I opened up my old MacBook and replaced the hard drive last weekend. It was scary. I was nervous, my girlfriend was really nervous, my cat didn’t care.
It was actually very simple. I had come across a Gizmodo article called “Quick and Easy MacBook Repairs That’ll Save You a Small Fortune,” which led me to the site iFixit. iFixit has repair guides for any type of Apple product, including my late 2008 MacBook Unibody Model A1278, whose full name I didn’t know until I went there. As if this web site is trying to make money, it conveniently sells the products that are needing replacement. Crazy, I know!
(In addition to the Gizmodo article, I was inspired by the “March is for Makers” month on CodeNewbie, a great podcast and online community for new programmers like myself.)
I have been thinking about getting a new computer, even though the ol’ Model A1278 works perfectly fine. It is a bit slow, and the battery sucks, but I didn’t think it was worth it to plunk down $1,000+ on a new MacBook. (I was tempted to get a real cheap laptop and maybe try a Linux OS, but I’m not there yet.) The Gizmodo article recommended a new “solid state disk” (SSD), which apparently speeds up the computer by accessing memory more efficiently. I say “apparently” because I’m no hardware expert, so I take this kind of information on face value.
Taking It Apart
Because my computer is so old, opening it up is only pressing down on a latch on the back. The battery, which I replaced only a couple of weeks before, is taken out by pulling on a plastic tab. The hard drive was just a little more complicated: unscrew the bracket, unplug it from a cable (who knew the HD is just plugged in?), unscrew some screws on the HD. To put the new HD in – a Toshiba 500 GB 5400 RPM SATA Hard Drive – you just put the screws back into the new guy, plug it in, and put the bracket, battery, and cover back. Voila, a new hard drive.
Oops, I Forgot
There were a couple steps I didn’t think about until late in the process. One, I had to back up my original hard drive. For that, I needed to buy a new external hard drive and use Apple’s Time Machine program. Time Machine is seriously as easy as the forums and Apple site make it sound.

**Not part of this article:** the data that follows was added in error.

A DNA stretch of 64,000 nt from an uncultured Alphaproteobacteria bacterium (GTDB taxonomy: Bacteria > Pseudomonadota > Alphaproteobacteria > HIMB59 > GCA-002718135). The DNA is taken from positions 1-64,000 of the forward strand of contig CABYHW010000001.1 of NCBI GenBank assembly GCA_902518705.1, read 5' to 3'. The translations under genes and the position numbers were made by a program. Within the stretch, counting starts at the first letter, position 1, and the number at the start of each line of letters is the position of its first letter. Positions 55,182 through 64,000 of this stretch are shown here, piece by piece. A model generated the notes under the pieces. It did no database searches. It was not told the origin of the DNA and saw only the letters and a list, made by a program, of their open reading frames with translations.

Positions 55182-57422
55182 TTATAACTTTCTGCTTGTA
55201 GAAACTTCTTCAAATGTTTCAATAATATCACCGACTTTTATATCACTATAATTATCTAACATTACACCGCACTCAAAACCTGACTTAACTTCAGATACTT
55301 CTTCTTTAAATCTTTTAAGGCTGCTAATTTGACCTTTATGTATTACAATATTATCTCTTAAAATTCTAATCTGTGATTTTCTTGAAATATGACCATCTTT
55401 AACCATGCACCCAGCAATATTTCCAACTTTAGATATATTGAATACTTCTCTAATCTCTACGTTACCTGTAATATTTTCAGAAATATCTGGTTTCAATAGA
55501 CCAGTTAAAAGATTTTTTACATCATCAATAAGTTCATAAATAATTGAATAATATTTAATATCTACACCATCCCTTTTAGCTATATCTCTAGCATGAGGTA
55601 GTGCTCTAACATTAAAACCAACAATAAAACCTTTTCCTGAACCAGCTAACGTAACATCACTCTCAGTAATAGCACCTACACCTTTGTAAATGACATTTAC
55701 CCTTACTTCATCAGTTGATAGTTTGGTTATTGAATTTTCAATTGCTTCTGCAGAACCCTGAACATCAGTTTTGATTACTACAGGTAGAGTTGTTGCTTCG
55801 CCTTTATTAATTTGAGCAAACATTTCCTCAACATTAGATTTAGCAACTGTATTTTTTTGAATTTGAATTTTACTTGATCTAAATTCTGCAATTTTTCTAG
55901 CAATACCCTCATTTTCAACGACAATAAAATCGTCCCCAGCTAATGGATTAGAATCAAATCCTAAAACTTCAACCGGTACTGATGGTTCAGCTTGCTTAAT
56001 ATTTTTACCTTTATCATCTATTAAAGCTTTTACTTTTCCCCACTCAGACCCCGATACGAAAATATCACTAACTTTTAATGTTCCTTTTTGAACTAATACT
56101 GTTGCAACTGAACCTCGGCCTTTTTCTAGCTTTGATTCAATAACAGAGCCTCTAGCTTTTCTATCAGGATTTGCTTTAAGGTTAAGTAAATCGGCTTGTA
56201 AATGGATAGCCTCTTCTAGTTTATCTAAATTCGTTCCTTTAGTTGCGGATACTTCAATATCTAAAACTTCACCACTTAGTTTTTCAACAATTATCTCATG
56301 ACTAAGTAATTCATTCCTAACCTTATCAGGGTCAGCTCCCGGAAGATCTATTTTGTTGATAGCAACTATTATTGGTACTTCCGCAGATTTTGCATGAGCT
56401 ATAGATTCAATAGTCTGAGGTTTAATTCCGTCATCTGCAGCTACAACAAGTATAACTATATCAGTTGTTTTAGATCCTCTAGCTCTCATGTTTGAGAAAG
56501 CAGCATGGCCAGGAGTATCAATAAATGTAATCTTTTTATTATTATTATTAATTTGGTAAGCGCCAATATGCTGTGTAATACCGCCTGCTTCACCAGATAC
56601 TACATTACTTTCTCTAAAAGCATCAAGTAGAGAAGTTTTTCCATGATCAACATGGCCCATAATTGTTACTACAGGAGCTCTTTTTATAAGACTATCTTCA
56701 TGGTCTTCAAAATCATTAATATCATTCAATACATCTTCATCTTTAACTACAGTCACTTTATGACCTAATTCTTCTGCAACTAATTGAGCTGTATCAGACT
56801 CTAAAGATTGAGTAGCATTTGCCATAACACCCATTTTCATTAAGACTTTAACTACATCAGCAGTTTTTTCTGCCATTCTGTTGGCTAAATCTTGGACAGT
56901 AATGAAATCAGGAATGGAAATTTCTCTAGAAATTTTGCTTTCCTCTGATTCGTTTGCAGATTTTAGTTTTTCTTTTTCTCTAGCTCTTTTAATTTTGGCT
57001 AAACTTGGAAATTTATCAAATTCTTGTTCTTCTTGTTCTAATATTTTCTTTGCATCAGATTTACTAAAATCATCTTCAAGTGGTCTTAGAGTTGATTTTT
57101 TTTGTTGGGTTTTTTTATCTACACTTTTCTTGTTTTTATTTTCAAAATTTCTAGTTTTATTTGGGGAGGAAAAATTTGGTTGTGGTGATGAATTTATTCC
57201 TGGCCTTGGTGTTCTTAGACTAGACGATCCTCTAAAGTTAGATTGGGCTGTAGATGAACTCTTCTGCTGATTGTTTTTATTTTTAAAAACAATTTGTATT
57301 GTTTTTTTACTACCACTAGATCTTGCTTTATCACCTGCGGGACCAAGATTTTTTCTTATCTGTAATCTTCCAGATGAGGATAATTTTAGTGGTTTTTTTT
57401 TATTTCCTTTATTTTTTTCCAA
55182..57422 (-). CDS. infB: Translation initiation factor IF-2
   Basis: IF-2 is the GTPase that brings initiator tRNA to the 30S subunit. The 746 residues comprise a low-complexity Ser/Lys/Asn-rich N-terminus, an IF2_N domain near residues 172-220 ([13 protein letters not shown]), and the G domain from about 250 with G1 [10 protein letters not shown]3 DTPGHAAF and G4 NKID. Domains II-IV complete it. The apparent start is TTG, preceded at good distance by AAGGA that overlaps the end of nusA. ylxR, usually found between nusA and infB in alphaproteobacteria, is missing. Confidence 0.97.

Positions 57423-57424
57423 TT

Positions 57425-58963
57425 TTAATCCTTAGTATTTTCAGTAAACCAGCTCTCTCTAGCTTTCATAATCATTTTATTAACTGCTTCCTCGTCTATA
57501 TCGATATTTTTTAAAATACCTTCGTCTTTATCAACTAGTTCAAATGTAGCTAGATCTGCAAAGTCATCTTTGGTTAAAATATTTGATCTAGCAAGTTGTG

The second thing I didn’t do was make a “bootable” OS X for when the new hard drive is installed. You can back up your original hard drive using Time Machine, but once the new HD is installed, the operating system has to be on the new HD first. I just thought you just copy and paste your Time Machine onto the new HD (DUMB APPLE USER ALERT). NOT THAT EASY.
I actually replaced my original hard drive TWICE because of this. I put in the new HD, realized I couldn’t just drag and drop the Time Machine (DUMB APPLE USER ALERT), I put the old one back in, and went back and put OS X Mavericks on a USB drive.
Once I did that, I put the new HD in again, followed the GeekOutTech instructions in that same video, used my external HD/Time Machine, and breathed new life into my steam-powered MacBook.
Is It Faster?
Yes, my start up and shut down times have sped up. It’s not like I was watching paint dry before when my computer was shutting down or waking up, but it’s nice watching my little guy work like a sorta new machine. Programs like iTunes and Microsoft Office suite don’t struggle to open and close.
It’s not life changing, but replacing the hard drive (and battery) has definitely improved performance.
I spent about $250 to for the new HD, battery (the most expensive of all), cool little screwdrivers that made me feel like I was a lab scientist, and a new external hard drive I bought at Best Buy to back up the original hard drive. A relatively small investment to keep my computer chugging along for another year or two.
- External hard drive to back up my original hard drive
- Time Machine – Apple’s program on OS X to back up the current hard drive on the external HD
- New solid state drive and cool little screw drivers from iFixit
- Heart of a lion